Developing nations should be prepared against more serious economic downturns as the global recovery is in a difficult juncture, warned the World Bank in its overview of the global economy on Tuesday.
The ongoing financial turmoil in Europe and slow growth in the middle-income countries were indications of a longer lasting volatility in the global economy, said the report.
According to the World Bank data, the developing economies will grow by 5.4 percent in 2012, down from the 6.1 percent growth rate in 2011.
"Developing countries should focus on productivity-enhancing reforms and infrastructure investment instead of reacting to day-to-day changes in the international environment," the BBC quoted Hans Timmer, director of development prospects at the World Bank, as saying.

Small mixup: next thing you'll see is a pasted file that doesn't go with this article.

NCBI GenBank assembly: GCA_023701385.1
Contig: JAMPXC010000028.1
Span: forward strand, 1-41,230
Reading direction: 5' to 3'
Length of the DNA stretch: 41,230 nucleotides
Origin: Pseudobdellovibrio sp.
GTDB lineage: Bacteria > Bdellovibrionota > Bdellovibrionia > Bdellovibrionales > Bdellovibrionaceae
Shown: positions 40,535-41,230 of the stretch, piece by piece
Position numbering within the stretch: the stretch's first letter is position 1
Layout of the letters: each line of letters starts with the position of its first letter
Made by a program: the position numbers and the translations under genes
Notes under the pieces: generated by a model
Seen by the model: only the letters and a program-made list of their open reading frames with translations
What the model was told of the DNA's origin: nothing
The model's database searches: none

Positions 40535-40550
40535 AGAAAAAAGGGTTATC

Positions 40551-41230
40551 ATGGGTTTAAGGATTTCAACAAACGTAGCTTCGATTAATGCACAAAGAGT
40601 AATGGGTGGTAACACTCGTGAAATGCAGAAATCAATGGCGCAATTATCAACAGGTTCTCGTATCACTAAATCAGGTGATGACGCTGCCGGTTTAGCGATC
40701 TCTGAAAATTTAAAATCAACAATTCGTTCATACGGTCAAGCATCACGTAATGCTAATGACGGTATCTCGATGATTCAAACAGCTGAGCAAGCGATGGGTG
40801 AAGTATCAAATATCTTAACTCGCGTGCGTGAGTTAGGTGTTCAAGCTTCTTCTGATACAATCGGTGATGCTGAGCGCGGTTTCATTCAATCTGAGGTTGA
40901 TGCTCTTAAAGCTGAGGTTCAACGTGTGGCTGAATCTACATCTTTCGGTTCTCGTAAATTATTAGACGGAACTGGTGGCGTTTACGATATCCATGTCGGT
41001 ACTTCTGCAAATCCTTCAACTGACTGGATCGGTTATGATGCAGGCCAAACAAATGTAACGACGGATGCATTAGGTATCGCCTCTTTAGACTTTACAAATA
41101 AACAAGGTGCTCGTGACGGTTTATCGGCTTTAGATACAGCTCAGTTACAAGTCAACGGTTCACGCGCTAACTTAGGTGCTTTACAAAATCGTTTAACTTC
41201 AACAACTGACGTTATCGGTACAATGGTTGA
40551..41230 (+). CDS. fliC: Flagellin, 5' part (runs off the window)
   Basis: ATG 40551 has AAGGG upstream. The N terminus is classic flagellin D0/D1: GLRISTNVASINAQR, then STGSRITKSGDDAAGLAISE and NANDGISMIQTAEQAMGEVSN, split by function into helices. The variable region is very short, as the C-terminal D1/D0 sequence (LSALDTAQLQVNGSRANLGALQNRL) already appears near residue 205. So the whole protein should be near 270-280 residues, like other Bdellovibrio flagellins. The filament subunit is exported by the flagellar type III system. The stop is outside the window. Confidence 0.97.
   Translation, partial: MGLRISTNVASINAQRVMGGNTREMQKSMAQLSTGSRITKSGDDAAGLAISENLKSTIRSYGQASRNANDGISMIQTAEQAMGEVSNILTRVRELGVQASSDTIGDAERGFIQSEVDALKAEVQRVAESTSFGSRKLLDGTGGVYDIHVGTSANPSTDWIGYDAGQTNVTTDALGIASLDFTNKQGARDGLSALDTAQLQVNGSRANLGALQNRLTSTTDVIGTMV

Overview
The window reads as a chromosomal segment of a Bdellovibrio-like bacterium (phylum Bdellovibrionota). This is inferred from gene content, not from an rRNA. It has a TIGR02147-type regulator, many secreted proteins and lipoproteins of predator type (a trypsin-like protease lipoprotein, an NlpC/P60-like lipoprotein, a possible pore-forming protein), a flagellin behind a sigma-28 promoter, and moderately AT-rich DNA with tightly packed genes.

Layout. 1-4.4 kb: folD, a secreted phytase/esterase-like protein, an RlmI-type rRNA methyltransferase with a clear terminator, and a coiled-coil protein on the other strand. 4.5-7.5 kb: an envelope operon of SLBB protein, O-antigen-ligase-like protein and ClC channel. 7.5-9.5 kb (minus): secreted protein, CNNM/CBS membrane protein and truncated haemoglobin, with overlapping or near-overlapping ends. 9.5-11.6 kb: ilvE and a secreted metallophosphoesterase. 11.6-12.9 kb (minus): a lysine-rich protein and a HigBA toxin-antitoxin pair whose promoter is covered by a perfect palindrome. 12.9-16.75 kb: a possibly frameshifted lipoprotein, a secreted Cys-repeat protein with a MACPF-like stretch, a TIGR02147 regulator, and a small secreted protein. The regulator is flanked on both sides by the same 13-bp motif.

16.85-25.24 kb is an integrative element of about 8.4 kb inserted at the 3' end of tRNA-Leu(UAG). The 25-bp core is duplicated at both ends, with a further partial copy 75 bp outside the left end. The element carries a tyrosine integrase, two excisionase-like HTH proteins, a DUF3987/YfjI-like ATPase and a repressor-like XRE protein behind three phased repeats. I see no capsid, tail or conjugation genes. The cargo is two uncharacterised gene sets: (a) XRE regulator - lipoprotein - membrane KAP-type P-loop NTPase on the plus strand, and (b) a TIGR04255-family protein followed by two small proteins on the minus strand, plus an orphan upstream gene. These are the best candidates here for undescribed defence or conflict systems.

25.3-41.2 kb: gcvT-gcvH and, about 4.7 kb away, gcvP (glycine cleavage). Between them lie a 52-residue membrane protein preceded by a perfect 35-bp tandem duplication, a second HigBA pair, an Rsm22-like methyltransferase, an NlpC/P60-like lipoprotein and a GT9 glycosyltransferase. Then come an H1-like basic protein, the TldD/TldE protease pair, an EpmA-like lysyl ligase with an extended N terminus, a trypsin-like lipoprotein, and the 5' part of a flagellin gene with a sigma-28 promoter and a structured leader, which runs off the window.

It also warned the developing countries against the further reduction in capital flows, fall in exports and reduction in international aid. The bank expects slow growth in high-income countries such as the United Sates, Germany and Japan in the near future.
The report forecast the global output to rise by 2.5 percent in 2012 and 3 percent in 2013, more or less in line with its earlier prediction in January. It is against the growth rate of nearly 5 percent before the economic crisis.
The warning came amid the mounting fears of contagion effect in the eurozone. Spain's bond yields hit the euro-era peak at 6.81 percent on Tuesday and Italy's 10-year bond yield rose to 6.28 percent, a first since January.
The bank suggests that the developing economies should stress test the banking system, prioritise spending programmes and identify new long-term agents of growth to reduce the impact of the global downturn.
"The problems are serious and developing countries should reckon with a long period of low growth in Europe," Timmer added.